NBC received the most Emmy nominations yesterday with 82, but the big story was the continuing climb of cable channel HBO, which finished second with 74.
HBO has dominated movies and mini-series for several years, but yesterday one of its dramas, "The Sopranos," a critically acclaimed look at Mafia life in New Jersey, topped all shows with 16 nominations and joined the ranks of NBC's "ER" and "Law & Order" and ABC's "NYPD Blue" and "The Practice" as nominee for outstanding drama series.
James Gandolfini, star of "The Sopranos," was also nominated for outstanding lead actor in a drama series, along with Dennis Franz and Jimmy Smits of "NYPD Blue," Dylan McDermott of "The Practice" and Sam Waterston of "Law & Order" in that category.
Last year, Andre Braugher of "Homicide: Life on the Street" won the Emmy as best dramatic actor. "Homicide," in a final snub by an Emmy Award process that has never been very good to it, received no nominations for its final season on NBC except for direction on a crossover episode with "Law & Order."
The one Baltimore story in yesterday's announcements is Charles S. Dutton receiving a nomination as outstanding guest actor in a drama series for "Oz," the HBO prison drama produced by Tom Fontana.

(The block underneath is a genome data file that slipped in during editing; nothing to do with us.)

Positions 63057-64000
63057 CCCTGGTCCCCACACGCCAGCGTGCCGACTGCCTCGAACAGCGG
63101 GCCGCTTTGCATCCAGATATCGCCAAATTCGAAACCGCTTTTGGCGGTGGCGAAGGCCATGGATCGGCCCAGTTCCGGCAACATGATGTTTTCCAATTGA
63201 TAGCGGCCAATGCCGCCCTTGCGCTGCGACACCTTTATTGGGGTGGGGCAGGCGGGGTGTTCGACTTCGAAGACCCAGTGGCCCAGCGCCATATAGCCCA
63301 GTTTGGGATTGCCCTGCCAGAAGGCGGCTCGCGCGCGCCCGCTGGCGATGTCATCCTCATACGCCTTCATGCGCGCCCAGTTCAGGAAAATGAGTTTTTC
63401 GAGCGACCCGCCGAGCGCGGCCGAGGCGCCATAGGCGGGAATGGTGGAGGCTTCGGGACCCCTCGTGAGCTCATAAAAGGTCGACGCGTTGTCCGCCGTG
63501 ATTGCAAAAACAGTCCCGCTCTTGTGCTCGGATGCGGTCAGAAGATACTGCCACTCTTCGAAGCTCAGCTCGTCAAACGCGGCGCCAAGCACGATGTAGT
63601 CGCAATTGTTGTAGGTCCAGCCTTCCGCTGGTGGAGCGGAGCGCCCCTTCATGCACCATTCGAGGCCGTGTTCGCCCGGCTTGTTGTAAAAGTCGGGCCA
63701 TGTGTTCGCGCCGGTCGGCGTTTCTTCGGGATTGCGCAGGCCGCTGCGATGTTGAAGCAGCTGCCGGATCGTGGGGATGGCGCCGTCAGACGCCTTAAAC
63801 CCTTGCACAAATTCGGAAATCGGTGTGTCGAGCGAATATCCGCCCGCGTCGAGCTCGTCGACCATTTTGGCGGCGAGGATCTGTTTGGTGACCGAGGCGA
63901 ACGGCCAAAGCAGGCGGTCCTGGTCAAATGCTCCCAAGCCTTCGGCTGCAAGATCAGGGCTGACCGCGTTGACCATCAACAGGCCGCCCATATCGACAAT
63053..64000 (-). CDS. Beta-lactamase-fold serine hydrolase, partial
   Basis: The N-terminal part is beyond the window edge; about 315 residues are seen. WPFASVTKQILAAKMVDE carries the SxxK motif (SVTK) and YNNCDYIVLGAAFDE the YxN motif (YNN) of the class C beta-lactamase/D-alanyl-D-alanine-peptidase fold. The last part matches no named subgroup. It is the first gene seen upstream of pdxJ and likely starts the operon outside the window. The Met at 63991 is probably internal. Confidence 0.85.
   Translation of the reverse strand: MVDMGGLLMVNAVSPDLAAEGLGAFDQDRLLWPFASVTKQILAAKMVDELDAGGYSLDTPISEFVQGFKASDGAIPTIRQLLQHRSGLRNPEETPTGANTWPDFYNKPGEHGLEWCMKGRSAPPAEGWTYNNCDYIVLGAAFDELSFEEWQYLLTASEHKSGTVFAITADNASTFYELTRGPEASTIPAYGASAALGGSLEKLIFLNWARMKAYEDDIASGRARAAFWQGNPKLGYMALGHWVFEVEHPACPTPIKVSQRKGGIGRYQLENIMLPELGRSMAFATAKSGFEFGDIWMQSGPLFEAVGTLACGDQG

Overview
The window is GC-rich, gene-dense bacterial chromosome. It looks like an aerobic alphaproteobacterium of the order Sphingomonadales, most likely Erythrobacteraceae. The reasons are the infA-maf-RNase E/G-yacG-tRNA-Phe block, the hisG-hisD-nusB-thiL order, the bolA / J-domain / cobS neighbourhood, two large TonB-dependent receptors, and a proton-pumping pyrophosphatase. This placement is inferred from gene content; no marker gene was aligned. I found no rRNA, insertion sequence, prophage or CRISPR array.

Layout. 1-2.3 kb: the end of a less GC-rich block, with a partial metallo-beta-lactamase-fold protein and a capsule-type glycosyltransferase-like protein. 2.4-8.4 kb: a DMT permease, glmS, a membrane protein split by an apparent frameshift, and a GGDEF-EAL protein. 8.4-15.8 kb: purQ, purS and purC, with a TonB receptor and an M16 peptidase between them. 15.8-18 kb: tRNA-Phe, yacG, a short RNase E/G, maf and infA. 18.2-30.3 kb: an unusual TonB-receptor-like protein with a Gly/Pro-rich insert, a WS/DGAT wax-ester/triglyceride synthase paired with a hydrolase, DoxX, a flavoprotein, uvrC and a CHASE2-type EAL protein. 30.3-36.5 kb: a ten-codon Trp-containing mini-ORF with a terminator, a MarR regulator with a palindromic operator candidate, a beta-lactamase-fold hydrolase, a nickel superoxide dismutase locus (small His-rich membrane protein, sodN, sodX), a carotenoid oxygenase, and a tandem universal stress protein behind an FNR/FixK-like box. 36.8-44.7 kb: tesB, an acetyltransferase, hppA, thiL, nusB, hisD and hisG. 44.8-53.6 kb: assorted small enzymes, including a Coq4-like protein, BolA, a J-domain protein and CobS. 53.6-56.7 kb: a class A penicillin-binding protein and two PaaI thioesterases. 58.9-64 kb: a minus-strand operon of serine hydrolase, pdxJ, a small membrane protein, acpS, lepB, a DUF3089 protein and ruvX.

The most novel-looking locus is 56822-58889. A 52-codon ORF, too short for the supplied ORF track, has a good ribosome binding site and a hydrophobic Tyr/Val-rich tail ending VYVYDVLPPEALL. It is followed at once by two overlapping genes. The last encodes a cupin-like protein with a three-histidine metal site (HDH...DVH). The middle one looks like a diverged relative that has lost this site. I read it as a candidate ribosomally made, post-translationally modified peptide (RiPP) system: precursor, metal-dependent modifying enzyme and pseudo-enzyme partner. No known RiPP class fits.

Fox's "Ally McBeal" led all comedies with 13 nominations, while another David E. Kelley show, "The Practice," also received 13 nominations. CBS' "Joan of Arc" led all movies or miniseries with 13 nominations.
As usual, there were more than enough nominations to make you scratch your head if not scream at the lunacy of them.
For example, NBC's "The '60s" was nominated as outstanding miniseries, joining the ranks of "The Temptations" (NBC), "Joan of Arc" (CBS), "Great Expectations" (PBS) and "Horatio Hornblower" (A&E).
Then there's HBO's "Sex And The City" nominated as outstanding comedy series along with "Ally McBeal," "Frasier," "Friends" and "Everybody Loves Raymond." Granted, it's a weak field, maybe proof in and of itself that the sitcom is on its deathbed, but if "Sex And The City" is one of the smartest or funniest comedies on television today, we are in big trouble as a culture.
Or how about its star, Sarah Jessica Parker, as outstanding lead actress in a comedy series? She's up against Jenna Elfman of ABC's "Dharma & Greg," Calista Flockhart of "Ally McBeal," Helen Hunt of NBC's "Mad About You" and Patricia Heaton of "Everybody Loves Raymond." You don't think Patricia Richardson might have deserved a nomination for her work on the final year of "Home Improvement"?
And I promised myself I was not going to get upset again about the Emmys.
The awards ceremony will be broadcast on Fox on Sept. 12.
Top Emmy Nominations
* "Ally McBeal," Fox;
* "Everybody Loves Raymond," CBS;
* "Frasier," NBC;
* "Friends," NBC;
* "Sex and the City," HBO
* "ER," NBC;
* "Law & Order," NBC;
* "NYPD Blue," ABC;
* "The Practice," ABC;
* "The Sopranos," HBO
Actress, drama series
* Gillian Anderson, "The X-Files," Fox;
* Lorraine Bracco, "The Sopranos," HBO;
* Edie Falco, "The Sopranos," HBO;
* Christine Lahti, "Chicago Hope," CBS;
* Julianna Margulies, "ER," NBC
Actor, drama series
* Dennis Franz, "NYPD Blue," ABC;
* James Gandolfini, "The Sopranos," HBO;
* Dylan McDermott, "The Practice," ABC;
* Jimmy Smits, "NYPD Blue," ABC;
* Sam Waterston, "Law & Order," NBC